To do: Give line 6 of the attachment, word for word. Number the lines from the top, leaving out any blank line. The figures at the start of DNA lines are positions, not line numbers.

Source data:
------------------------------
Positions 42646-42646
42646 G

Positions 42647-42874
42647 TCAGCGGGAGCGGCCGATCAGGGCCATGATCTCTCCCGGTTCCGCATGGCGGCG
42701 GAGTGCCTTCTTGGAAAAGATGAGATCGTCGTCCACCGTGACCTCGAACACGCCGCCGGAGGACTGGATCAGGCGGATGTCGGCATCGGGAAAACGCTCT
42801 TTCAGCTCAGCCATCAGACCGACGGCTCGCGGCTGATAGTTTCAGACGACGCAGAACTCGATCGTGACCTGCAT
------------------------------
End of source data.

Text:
42801 TTCAGCTCAGCCATCAGACCGACGGCTCGCGGCTGATAGTTTCAGACGACGCAGAACTCGATCGTGACCTGCAT